I could say there are very few things in life that get under my skin and drive me crazy, but that would be an outright lie.

If there is something I don’t agree with, such as considering a tomato a fruit, when it clearly is a vegetable, I usually am pretty quick at making my feelings clear.

One of my biggest pet peeves is people who don’t understand the importance of safely sharing the roadway with farm machinery.

Maybe it’s due to the fact that I grew up around agriculture my entire life, but whenever I see a tractor or a combine coming on the road I’m driving on, I will slow way down and move off toward the side of the road as much as I possibly can.

Even if I am on a country road following a tractor, I refuse to pass the machinery unless the operator personally waves me on.

Not only is this the safest thing for both myself and the operator of the farm equipment, but in my opinion, it also serves as a sign of respect of farmers, letting them know that you appreciate what they are doing day in and day out to help feed the world.

I know not everybody shares these same thoughts, and it’s evident when I witness a farmer in a huge combine have to swerve last second to avoid hitting a car that couldn’t wait a second longer to pass, but I do believe everybody — and not just those associated with the agriculture sector — should be concerned about their own safety.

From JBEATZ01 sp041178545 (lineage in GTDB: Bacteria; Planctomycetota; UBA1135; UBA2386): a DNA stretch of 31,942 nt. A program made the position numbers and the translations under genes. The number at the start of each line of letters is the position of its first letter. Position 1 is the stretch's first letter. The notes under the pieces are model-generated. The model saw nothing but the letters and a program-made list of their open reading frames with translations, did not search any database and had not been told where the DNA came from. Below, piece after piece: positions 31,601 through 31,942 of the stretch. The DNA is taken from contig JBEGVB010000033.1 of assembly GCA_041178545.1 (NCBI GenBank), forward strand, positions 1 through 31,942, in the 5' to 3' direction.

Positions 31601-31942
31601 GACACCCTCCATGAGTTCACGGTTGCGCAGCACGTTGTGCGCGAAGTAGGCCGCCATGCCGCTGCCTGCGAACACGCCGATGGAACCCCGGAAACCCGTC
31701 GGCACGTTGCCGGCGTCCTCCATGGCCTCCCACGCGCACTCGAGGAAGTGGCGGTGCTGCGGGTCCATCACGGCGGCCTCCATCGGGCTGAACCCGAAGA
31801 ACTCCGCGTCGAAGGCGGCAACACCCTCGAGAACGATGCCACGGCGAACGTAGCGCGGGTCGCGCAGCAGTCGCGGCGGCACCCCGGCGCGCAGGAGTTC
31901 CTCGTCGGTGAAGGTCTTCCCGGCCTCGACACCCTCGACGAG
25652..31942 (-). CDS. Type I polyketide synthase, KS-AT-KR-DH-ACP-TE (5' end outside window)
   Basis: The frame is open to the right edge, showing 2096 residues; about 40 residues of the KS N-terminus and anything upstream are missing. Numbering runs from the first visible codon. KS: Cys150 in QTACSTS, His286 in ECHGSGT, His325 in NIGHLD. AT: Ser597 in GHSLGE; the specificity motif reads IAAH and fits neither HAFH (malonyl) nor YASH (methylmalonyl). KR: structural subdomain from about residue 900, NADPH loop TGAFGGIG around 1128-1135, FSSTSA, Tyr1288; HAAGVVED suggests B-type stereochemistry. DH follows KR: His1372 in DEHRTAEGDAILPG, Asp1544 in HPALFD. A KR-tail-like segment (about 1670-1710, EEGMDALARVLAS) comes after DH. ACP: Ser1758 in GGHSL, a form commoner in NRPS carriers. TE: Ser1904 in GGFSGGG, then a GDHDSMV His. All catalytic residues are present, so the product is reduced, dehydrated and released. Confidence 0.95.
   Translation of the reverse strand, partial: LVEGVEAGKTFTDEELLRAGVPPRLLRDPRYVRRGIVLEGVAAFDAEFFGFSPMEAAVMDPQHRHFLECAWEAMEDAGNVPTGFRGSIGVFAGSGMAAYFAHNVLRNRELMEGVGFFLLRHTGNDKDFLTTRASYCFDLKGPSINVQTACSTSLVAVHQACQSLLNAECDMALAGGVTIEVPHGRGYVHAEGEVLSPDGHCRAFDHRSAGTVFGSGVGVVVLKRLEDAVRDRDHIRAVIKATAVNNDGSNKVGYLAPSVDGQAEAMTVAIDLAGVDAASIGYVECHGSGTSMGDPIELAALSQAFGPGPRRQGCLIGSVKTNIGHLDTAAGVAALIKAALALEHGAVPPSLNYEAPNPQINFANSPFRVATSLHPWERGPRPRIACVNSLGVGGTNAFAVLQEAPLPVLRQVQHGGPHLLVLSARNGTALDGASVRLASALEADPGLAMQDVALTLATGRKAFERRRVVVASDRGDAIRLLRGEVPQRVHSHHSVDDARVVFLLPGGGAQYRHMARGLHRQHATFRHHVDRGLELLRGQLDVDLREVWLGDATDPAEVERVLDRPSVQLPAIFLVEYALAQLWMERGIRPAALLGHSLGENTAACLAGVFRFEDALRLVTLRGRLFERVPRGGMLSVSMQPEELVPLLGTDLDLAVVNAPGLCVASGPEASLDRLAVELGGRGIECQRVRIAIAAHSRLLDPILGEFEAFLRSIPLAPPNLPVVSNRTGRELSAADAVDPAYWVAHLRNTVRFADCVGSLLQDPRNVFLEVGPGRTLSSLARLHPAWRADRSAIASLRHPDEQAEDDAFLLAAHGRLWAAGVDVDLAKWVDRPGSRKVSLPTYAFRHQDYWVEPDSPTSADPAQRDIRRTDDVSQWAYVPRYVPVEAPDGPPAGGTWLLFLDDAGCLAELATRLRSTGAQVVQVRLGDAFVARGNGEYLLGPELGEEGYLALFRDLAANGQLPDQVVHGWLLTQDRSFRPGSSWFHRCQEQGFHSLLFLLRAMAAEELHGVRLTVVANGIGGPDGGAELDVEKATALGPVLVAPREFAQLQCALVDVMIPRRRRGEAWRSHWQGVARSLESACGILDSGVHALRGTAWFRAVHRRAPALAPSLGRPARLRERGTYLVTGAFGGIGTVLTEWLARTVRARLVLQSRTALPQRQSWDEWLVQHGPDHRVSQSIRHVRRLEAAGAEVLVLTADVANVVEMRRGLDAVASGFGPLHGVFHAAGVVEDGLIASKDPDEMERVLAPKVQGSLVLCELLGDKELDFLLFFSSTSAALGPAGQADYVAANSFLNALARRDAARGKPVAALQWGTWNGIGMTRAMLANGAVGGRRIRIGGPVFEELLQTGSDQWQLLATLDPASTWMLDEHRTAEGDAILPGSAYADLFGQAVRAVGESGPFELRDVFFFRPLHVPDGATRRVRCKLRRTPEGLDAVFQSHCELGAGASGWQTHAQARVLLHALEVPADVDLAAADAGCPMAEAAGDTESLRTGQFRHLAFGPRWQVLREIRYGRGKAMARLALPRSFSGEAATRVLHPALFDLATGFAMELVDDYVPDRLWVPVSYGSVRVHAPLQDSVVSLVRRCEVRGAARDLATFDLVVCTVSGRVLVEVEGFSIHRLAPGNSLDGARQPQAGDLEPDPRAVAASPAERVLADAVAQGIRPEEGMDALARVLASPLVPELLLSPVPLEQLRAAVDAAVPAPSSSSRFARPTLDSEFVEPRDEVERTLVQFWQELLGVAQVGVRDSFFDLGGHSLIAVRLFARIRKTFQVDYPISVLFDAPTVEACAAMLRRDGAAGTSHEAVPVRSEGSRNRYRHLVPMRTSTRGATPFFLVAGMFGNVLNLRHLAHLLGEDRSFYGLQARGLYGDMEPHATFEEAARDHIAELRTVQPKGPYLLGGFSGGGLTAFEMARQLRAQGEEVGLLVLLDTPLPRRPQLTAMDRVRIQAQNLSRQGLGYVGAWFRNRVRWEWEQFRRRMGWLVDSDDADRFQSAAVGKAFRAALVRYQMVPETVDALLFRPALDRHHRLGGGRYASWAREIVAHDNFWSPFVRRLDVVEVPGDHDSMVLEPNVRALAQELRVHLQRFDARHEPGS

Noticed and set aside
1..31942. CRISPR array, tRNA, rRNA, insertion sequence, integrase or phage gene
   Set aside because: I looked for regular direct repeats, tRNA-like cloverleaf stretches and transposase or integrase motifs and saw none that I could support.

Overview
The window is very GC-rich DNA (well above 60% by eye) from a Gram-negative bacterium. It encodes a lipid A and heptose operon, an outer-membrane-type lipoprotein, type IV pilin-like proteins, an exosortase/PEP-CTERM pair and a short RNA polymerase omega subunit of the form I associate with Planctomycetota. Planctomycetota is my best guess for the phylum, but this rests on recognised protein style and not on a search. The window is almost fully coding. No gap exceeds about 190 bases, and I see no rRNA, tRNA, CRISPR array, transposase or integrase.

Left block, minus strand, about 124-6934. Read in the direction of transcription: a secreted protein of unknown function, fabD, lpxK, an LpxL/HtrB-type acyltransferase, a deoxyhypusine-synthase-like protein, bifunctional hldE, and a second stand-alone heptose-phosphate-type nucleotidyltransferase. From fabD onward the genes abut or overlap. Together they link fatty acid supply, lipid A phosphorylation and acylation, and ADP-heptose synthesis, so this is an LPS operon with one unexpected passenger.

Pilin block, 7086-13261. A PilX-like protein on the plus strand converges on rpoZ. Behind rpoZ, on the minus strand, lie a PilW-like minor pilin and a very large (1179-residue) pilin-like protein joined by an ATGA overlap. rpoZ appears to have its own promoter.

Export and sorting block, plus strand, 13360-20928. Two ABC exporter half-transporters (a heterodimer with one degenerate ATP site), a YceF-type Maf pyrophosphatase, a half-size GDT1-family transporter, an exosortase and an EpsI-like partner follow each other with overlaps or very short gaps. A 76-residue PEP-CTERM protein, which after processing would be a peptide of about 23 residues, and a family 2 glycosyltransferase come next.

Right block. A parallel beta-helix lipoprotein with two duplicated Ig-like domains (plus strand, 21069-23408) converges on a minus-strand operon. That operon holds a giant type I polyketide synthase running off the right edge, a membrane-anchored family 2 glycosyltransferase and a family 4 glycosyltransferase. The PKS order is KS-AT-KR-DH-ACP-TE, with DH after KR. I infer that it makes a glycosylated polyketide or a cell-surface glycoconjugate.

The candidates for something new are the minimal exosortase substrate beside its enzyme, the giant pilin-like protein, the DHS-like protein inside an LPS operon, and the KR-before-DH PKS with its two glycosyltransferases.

According to the 2012 Indiana Farm Fatality Summary, which recently was published by the Agricultural Safety and Health Program at Purdue University, there were nine farm-related motor vehicle accidents last year with fatalities.

This number does not reflect other incidents that occurred between motor vehicles and farm equipment last year where, while there may have been no fatalities, injuries may have been sustained.

I know everybody is in a hurry to get from Point A to Point B, but it never is worth paying the ultimate price of losing a life.

Three of the nine fatal incidents last year involved motor vehicles colliding with combines at intersections. The fact of the matter is there is no way an individual can’t see a giant combine coming down a road, the issue that the public needs to address to driving smartly around the farm equipment and just being patient.

The operators of the farm machinery are just trying to get to work safely like the drivers in their motor vehicles.